ISSN 2147-9720 | E-ISSN 2148-4279
Original Article
Differential assay reactivity of immunglobulin A anti-ß2 glycoprotein I antibodies: implications for the clinical interpretation of antiphospholipid antibody testing
1 Corgenix Medical Corporation, Broomfield, Colorado, USA  
Eur J Rheumatol 2015; 2: 135-138
DOI: 10.5152/eurjrheum.2015.0012
Key Words: Systemic lupus erythematosus, antiphospholipid syndrome, IgA anti-β2 glycoprotein I, antiphospholipid antibodies
Abstract

Objective: The routine measurement of IgA anticardiolipin (aCL) and IgA anti-β2 glycoprotein I (anti-β2 GPI) antibodies remain controversial despite several studies demonstrating an association with thromboembolic disease in patients with systemic lupus erythematosus (SLE) and antiphospholipid syndrome (APS). This controversy may be a contributing factor for the current under use of IgA antiphospholipid antibodies. We aimed to investigate the nature of discrepant IgA anti-β2 GPI reactivity to help define the diagnostic value of IgA antiphospholipid antibodies.

 

Material and Methods: Four sera selected from SLE/APS patients and positive for antiphospholipid antibodies but having discrepant IgA anti-β2 GPI reactivity on two commercial assays were studied. IgA antibodies were affinity purified to investigate anti-β2 GPI reactivity. Column wash through and eluent fractions were tested on both IgA anti-β2 GPI assays. Results were normalized to total protein. Assay conjugates and standards from the discrepant assays were interchanged.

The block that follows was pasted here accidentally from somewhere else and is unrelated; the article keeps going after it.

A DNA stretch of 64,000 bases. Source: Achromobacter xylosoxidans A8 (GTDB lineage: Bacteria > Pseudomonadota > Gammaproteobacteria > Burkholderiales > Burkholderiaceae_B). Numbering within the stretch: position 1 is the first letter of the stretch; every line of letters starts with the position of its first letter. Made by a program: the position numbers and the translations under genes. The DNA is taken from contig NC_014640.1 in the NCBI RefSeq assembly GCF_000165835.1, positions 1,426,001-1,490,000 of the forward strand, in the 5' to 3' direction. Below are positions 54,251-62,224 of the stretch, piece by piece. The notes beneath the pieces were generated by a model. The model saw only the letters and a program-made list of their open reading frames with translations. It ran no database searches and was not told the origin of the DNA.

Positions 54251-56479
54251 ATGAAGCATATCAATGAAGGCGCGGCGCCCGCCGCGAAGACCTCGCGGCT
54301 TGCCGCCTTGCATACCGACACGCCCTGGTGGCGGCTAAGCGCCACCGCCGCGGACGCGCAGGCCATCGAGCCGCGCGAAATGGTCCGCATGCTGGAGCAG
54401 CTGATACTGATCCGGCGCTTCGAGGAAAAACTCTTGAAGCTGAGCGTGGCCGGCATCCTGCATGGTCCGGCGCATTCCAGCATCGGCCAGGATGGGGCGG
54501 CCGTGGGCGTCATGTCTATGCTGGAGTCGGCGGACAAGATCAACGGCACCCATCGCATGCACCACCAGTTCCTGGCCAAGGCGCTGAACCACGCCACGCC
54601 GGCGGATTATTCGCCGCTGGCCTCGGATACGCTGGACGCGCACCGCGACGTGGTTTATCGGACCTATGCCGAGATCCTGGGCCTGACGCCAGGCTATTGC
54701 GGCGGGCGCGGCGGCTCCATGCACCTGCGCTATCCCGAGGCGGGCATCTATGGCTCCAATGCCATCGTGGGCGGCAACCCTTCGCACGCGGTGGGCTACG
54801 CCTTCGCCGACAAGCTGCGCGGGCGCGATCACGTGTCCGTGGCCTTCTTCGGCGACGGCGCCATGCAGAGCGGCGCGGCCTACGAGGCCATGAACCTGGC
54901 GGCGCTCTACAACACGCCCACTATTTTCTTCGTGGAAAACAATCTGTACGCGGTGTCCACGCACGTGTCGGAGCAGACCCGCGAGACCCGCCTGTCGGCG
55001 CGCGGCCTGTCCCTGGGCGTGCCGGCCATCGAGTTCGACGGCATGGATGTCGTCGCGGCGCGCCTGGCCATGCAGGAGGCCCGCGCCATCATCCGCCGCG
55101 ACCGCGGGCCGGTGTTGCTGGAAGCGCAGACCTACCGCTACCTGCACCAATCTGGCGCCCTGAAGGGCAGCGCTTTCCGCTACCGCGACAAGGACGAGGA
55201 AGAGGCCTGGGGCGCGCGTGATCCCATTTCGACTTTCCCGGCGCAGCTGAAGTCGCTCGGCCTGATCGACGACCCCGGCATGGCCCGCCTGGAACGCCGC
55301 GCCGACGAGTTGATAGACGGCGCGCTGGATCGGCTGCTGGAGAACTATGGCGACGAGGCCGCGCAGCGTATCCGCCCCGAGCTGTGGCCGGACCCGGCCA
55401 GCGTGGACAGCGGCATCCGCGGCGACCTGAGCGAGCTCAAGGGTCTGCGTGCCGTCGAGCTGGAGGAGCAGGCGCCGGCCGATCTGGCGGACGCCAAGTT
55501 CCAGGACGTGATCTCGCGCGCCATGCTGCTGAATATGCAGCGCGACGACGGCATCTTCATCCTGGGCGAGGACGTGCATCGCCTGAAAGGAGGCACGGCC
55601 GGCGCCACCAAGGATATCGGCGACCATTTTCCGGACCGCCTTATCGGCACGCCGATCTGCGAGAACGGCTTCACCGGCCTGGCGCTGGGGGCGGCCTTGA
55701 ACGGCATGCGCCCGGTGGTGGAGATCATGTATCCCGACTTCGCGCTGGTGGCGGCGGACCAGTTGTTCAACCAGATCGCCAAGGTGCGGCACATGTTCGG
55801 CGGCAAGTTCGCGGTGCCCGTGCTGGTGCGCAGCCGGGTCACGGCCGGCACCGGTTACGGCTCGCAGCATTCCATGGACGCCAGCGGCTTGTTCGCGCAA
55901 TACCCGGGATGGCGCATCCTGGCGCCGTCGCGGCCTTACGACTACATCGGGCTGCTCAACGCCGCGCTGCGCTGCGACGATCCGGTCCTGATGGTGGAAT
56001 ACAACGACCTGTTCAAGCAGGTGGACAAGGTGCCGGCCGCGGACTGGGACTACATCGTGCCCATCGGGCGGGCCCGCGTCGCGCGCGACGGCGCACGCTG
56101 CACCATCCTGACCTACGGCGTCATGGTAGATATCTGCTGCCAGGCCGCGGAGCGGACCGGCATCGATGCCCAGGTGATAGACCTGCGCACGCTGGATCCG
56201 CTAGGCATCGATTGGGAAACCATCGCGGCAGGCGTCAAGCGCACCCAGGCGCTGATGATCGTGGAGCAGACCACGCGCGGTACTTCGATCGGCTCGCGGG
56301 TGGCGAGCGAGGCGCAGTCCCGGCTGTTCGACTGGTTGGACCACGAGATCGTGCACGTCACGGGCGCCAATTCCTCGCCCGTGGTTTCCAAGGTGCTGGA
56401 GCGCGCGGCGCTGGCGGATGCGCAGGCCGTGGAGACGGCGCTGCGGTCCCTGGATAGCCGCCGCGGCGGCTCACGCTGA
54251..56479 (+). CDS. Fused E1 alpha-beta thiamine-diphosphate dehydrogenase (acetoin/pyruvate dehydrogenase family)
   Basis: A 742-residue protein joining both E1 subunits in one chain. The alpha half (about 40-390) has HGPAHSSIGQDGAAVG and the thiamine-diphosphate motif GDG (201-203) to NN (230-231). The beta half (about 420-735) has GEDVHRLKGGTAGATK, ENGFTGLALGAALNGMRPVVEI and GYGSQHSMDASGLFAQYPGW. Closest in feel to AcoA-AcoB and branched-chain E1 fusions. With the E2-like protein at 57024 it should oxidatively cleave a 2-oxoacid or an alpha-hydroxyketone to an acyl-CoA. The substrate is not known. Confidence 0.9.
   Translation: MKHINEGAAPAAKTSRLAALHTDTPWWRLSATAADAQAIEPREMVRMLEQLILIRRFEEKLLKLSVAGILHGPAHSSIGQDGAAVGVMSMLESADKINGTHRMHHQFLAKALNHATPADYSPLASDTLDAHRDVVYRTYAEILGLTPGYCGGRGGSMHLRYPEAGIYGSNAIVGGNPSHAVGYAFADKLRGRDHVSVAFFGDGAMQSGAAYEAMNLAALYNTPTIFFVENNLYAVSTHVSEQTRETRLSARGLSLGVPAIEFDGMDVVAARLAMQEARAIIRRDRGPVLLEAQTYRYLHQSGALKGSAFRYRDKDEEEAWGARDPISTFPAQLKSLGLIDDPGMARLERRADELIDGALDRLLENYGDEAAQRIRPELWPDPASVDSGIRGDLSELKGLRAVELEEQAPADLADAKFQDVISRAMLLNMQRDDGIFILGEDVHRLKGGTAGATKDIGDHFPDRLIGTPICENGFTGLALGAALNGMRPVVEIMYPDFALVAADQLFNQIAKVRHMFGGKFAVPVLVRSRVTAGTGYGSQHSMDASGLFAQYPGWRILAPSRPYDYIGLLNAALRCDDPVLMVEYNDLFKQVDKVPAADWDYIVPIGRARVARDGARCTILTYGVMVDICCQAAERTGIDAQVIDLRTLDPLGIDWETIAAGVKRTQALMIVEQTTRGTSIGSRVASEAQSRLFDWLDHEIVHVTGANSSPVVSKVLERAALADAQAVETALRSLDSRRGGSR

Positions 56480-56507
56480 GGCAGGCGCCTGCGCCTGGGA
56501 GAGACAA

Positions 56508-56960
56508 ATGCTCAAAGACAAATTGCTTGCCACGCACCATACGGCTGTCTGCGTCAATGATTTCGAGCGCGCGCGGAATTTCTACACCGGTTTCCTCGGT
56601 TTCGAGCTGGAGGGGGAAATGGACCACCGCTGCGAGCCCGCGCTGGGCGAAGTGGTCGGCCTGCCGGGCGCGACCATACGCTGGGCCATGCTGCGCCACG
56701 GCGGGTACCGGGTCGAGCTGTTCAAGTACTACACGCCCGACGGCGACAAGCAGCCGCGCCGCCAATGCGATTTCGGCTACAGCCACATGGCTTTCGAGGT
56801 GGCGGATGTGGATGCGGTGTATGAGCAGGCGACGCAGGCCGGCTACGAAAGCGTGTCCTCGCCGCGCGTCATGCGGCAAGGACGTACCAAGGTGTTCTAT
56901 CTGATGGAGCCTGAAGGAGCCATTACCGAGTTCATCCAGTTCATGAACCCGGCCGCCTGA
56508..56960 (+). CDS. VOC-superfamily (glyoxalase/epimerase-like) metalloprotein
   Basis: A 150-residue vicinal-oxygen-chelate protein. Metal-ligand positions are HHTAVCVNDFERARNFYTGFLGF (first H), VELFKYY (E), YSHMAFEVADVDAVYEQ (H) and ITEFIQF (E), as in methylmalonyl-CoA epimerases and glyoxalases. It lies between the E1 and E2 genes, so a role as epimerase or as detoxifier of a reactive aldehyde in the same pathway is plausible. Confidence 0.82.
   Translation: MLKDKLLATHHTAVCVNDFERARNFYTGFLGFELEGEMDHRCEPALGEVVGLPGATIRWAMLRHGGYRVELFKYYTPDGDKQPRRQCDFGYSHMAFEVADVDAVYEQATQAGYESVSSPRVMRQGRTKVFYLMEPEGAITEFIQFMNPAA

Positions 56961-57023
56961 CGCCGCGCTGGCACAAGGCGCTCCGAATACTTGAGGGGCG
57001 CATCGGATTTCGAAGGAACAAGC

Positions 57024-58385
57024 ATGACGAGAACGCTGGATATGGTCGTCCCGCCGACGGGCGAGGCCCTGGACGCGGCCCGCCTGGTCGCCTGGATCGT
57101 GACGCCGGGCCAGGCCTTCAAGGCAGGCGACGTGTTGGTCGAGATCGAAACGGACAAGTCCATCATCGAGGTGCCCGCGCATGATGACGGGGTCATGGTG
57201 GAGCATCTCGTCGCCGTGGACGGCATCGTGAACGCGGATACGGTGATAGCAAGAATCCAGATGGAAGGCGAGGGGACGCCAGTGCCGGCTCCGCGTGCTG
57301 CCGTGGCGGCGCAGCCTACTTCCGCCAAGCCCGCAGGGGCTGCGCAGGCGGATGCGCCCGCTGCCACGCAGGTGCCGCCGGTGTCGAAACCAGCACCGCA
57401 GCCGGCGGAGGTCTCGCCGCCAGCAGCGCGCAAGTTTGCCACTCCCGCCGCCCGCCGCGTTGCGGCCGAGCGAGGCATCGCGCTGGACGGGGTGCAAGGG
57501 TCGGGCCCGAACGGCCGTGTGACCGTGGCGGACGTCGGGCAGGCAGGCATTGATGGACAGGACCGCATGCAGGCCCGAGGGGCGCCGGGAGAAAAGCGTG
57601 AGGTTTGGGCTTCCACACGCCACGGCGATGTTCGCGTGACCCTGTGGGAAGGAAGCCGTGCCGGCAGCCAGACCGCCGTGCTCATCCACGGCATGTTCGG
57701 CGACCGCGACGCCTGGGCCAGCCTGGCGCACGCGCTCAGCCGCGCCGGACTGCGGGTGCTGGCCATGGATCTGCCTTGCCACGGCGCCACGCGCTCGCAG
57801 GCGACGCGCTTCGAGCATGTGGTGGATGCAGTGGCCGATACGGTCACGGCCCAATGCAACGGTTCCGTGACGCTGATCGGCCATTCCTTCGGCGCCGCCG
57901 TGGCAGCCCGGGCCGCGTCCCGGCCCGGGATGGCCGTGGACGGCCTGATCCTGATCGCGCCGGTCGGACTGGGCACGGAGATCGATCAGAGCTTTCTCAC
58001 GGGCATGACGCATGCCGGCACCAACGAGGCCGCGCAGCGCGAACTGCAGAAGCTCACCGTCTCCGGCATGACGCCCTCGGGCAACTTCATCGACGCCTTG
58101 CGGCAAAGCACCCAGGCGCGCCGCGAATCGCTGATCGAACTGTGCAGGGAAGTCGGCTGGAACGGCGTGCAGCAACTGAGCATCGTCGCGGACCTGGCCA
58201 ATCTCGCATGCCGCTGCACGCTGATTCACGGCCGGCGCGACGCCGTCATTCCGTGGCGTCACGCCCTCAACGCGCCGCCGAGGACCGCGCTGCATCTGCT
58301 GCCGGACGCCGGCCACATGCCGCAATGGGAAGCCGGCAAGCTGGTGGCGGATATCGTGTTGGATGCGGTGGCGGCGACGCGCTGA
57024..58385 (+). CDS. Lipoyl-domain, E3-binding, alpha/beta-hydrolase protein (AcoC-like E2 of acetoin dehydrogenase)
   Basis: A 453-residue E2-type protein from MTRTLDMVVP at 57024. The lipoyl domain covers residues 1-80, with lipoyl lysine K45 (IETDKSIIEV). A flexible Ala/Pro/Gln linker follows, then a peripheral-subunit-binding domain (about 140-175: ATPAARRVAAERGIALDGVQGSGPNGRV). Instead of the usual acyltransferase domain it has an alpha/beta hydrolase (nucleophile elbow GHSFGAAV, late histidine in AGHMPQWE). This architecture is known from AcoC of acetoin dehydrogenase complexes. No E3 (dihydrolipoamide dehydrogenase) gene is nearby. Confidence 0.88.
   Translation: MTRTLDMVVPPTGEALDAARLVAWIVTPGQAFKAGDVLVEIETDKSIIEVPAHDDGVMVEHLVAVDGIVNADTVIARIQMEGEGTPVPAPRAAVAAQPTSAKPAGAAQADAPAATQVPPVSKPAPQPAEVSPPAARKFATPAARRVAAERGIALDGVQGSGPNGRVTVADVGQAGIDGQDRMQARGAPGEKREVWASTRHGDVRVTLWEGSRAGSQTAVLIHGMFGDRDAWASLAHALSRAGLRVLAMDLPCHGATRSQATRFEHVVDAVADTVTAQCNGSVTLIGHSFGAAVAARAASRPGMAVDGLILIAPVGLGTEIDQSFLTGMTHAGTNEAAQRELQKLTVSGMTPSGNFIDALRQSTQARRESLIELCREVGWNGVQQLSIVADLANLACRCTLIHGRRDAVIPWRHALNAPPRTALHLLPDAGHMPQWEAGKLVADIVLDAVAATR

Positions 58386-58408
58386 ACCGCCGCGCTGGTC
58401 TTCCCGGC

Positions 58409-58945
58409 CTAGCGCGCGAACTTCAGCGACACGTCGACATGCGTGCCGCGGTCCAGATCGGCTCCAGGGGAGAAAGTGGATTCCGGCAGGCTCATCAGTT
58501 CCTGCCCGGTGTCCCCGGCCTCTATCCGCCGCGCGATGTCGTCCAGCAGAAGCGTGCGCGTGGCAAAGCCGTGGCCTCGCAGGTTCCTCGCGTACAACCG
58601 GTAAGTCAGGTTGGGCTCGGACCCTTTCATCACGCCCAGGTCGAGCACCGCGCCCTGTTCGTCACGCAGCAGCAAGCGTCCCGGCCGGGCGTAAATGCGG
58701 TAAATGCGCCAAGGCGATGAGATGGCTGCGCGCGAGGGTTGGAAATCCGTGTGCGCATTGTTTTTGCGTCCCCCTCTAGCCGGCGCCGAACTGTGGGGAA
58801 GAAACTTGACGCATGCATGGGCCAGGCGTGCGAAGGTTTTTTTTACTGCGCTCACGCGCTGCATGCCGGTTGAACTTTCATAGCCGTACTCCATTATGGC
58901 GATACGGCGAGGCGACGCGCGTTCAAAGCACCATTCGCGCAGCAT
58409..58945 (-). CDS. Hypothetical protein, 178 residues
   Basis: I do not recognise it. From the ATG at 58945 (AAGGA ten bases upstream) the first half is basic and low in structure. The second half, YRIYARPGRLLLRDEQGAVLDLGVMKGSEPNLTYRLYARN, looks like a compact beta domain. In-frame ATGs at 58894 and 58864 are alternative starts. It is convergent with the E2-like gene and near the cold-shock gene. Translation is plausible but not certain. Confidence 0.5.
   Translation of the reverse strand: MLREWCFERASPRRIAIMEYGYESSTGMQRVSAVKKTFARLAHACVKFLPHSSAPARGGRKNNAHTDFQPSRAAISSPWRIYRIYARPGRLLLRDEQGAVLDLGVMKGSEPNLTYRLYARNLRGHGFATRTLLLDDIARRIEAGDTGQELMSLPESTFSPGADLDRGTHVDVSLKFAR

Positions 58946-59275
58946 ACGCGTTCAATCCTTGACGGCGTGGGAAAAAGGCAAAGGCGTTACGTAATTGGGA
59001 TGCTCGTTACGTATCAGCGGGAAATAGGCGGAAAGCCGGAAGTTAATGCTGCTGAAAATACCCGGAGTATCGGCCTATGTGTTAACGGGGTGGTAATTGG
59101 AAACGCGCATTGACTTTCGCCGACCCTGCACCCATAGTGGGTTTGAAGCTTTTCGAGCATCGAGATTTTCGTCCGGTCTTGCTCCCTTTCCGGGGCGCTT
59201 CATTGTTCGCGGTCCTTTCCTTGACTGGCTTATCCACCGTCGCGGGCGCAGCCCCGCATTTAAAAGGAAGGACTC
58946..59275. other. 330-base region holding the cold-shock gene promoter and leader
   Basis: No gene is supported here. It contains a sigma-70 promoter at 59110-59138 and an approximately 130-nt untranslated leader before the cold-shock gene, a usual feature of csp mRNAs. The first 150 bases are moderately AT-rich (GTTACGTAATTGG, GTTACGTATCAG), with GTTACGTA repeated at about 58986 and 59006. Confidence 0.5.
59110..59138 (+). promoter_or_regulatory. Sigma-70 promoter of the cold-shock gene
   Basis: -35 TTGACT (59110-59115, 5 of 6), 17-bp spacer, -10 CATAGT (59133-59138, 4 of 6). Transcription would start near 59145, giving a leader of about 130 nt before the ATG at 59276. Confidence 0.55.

Results: The diseased samples were strongly positive in one assay [144–388 IgA antiphospholipid (APL) units] and negative or weakly positive in another assay (9.9–53 APL units). IgA eluents from IgA anti-β2 GPI positive samples reacted 10 times stronger on the reactive assay. When normalized to protein content, the eluents showed no cross-reactivity for IgG or IgM anti-β2 GPI antibodies, confirming IgA isotype specificity. Conjugate interchange confirmed that both assays bound IgA anti-β2 GPI antibodies, but the anti-IgA conjugate from the reactive assay was 4 times stronger, suggesting that its ability to detect IgA anti-β2 GPI antibodies was partially dependent on the anti-IgA conjugate and calibration.

 

Conclusion: These results confirm not only the presence of IgA anti-β2 GPI antibodies in the selected patient samples but also highlight an IgA conjugate issue for the unreactive assay, causing an underestimation of IgA anti-β2 GPI. This finding may assist in the ongoing standardization efforts of APS antibody testing. In addition, conclusions from published clinical studies may need to be revised as some assays may understate IgA significance.

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